The author’s tone in Nickel and Dimed - On (Not) Getting by in America by Barbara Ehrenreich is that of an investigative reporter. She sees the struggles of the underemployed and underpaid, and she reports in a straight forward and factual manner about their lives and those of their children. That is until she experiences working at low paying, highly labor intensive jobs. In those instances, her anger and exasperation are evident. She says.
I grew up hearing over and over, to the point of tedium, that "hard work" was the secret of success: "Work hard and you'll get ahead" or "It's hard work that got us where we are." No one ever said that you could work hard - harder even than you ever thought possible - and still find yourself sinking ever deeper into poverty and debt.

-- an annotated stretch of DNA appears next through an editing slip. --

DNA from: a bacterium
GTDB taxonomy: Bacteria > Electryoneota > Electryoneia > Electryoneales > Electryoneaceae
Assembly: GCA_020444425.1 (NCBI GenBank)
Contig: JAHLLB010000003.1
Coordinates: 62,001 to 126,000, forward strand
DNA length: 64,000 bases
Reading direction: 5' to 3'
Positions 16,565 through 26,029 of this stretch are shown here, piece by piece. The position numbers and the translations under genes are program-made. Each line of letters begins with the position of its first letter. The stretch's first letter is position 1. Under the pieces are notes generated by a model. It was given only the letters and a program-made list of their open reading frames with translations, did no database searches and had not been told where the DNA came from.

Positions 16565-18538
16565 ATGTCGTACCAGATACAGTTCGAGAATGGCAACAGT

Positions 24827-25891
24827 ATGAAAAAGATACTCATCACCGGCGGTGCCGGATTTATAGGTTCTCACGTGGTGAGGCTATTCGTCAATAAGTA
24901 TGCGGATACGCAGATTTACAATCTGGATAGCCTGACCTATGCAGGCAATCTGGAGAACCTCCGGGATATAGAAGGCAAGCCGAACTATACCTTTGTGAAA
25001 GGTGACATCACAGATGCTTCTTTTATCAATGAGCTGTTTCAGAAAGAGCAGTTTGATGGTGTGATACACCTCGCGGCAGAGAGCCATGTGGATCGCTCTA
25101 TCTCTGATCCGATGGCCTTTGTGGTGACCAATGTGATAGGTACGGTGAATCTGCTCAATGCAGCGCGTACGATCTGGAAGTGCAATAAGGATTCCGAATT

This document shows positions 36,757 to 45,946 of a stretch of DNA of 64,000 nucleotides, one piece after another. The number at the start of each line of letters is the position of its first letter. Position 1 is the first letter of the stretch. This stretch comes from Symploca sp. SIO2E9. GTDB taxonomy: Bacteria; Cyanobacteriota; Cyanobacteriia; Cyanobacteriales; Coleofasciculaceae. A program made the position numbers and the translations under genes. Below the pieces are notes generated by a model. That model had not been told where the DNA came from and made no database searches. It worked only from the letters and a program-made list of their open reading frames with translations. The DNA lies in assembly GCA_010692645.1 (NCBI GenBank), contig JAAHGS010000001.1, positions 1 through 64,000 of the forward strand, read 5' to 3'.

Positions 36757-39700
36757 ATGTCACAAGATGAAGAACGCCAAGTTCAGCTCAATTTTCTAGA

At times, the author's tone is cynical. Ehrenreich says, “What you don't necessarily realize when you start selling your time by the hour is that what you're actually selling is your life.” She expounds upon how the working poor have become invisible in society. So much so that when watching television at night, the plight of the working poor is not evident. Even sitcoms and reality shows are about people who are gainfully employed, and not by the hour, they are salaried workers or entrepreneurs who depend on the working poor over and over again to maintain their lifestyles.